- History of Kings Park Psychiatric Center -
In the 19th century, metropolitan institutions for the mentally ill were extremely overcrowded. The hospitals were veritable warehouses for the poor, insane, and those with no where else to go. New York City doctors, who followed the teachings of Dorthea Dix and other reformers, felt that the ill would have a better chance at recovery further east, out on Long Island where there was more open space and fresh air. Their recommendations resulted in a "moral" method of treatment where patients would do manual labor and then relax in beautiful surroundings. Three state hospitals were constructed on Long Island to serve these purposes: Central Islip, Pilgrim State, and Kings Park.
The Kings Park Lunatic Asylum was established in 1885 on more than 800 acres. Fifty-five patients were moved into three wooden houses. However, as more buildings were constructed, patients came to fill them. In the beginning, almost half of the employees were Irish immigrants. The state took over control of the facility in 1895 due to complaints of patronage and waste of resources from the staff and public. The name was changed to Kings Park State Hospital.
A self-sufficient farm community was established, providing work for thousands of staff members and nurses. In addition, an average of seventy percent of the patients worked various jobs on the hospital grounds. In 1900, the hospital housed 2,697 patients and 454 staff members, giving the hospital a larger population than the Town of Smithtown. There were over 150 permanent buildings, including a laundry, bakery, library, nursing school, recreation hall, bandstand, and many repair and construction shops. Kings Park constructed its own railroad spurs in order to bring in coal and supplies from the LIRR line. KPPC's mentally ill population peaked in 1954 with 9,300 patients.
Eventually, the staggering size of the chronic patient population coupled with ever-growing admission rates filled the dormitories beyond capacity. With no resources to invest in much other than basic custodial care, manual labor and relaxation gave way to more drastic techniques for treatment.
Insulin shock therapy, electric shock therapy, prefrontal lobotomies were all used at the three Long-Island hospitals. In the 50s, pharmaceutical company Smith, Kline, & French began marketing Thorazine directly through the state governments to the hospitals. People who used to need constant supervision in a hospital setting were now able to lead more normal lives in the outside world, with their medication.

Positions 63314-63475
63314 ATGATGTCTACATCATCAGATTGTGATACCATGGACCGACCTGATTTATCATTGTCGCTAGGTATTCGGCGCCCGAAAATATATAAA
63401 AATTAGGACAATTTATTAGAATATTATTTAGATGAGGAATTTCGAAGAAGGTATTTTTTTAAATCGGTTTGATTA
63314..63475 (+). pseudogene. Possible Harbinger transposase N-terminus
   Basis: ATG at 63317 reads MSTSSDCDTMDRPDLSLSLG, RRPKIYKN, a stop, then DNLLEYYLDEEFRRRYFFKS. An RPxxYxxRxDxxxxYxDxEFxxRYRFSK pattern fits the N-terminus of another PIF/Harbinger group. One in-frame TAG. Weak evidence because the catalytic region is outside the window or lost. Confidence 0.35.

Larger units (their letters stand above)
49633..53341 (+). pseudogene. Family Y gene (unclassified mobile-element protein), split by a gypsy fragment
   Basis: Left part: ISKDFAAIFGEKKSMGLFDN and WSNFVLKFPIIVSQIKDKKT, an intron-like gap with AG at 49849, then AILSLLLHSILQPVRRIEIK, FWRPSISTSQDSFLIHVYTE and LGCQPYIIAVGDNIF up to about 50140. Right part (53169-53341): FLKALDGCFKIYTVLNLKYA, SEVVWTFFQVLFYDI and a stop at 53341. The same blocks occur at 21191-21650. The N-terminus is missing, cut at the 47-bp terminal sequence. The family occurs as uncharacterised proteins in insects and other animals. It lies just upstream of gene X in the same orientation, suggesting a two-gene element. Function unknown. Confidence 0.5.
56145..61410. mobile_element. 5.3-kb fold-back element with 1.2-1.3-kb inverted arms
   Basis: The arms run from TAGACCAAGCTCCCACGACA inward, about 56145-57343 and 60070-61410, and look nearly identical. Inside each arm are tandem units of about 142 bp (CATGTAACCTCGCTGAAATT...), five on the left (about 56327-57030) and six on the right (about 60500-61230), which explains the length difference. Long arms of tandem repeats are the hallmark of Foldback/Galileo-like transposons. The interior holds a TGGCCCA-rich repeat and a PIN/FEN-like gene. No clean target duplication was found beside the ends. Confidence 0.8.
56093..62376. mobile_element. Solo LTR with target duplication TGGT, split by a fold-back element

Also, the state of New York began to realize that it could no longer finance the growing costs of the state hospitals, and in 1955 completed the Mental Health Study Act. It called for the abolition of state hospitals and the redirecting of federal funds to build community centers for the mentally ill and finance research into psychoactive drugs.
At Kings Park, they employed social workers in placing the patients in less-restrictive care, or for the more serious cases, Pilgrim State. Admission standards were altered to admit fewer patients, and the elderly were redirected to nursing homes. Eventually, with very few patients left living in the buildings, parts of Kings Park closed down (the top few floors of the huge building 93 were closed in the 1970s) until no one was left in 1996. Critics of deinstitutionalization claim that not enough money or time was spent on adequate community-based care. In fact, many discharged patients ended up on the streets with medication, but no follow-up care.
Since 1996, several proposals have been made as to what to do with the land. In 2000, the northernmost grounds of Kings Park were transformed into The Nissequogue River State Park, preserving the land from commercial and residential development. In 2001, a real estate developer published a large study of the grounds, making many recommendations for possible redevelopment options for the remainder of the land. Also in 2001, the through-road that connects 25A and St. Johnland Road was reopened to public traffic. Currently there is a project, still in the planning stages, to convert Building 15 into government offices.